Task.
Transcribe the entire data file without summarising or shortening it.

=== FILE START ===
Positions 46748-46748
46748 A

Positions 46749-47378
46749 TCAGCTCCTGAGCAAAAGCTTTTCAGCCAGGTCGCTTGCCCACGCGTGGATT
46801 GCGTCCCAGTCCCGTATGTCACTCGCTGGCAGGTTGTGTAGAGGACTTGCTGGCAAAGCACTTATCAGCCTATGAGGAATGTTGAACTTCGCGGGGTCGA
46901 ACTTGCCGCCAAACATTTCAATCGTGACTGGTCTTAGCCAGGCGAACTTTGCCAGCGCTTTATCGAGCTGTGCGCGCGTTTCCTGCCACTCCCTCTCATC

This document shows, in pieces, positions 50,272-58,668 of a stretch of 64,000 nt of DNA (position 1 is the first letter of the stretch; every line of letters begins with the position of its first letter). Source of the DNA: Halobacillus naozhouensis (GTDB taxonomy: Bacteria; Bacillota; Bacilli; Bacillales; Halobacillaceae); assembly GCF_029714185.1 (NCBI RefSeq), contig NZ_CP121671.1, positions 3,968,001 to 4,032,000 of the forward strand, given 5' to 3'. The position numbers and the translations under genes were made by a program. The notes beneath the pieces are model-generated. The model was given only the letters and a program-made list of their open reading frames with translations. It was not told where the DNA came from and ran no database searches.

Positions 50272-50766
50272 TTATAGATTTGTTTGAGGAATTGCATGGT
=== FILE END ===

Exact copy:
Positions 46748-46748
46748 A

Positions 46749-47378
46749 TCAGCTCCTGAGCAAAAGCTTTTCAGCCAGGTCGCTTGCCCACGCGTGGATT
46801 GCGTCCCAGTCCCGTATGTCACTCGCTGGCAGGTTGTGTAGAGGACTTGCTGGCAAAGCACTTATCAGCCTATGAGGAATGTTGAACTTCGCGGGGTCGA
46901 ACTTGCCGCCAAACATTTCAATCGTGACTGGTCTTAGCCAGGCGAACTTTGCCAGCGCTTTATCGAGCTGTGCGCGCGTTTCCTGCCACTCCCTCTCATC

This document shows, in pieces, positions 50,272-58,668 of a stretch of 64,000 nt of DNA (position 1 is the first letter of the stretch; every line of letters begins with the position of its first letter). Source of the DNA: Halobacillus naozhouensis (GTDB taxonomy: Bacteria; Bacillota; Bacilli; Bacillales; Halobacillaceae); assembly GCF_029714185.1 (NCBI RefSeq), contig NZ_CP121671.1, positions 3,968,001 to 4,032,000 of the forward strand, given 5' to 3'. The position numbers and the translations under genes were made by a program. The notes beneath the pieces are model-generated. The model was given only the letters and a program-made list of their open reading frames with translations. It was not told where the DNA came from and ran no database searches.

Positions 50272-50766
50272 TTATAGATTTGTTTGAGGAATTGCATGGT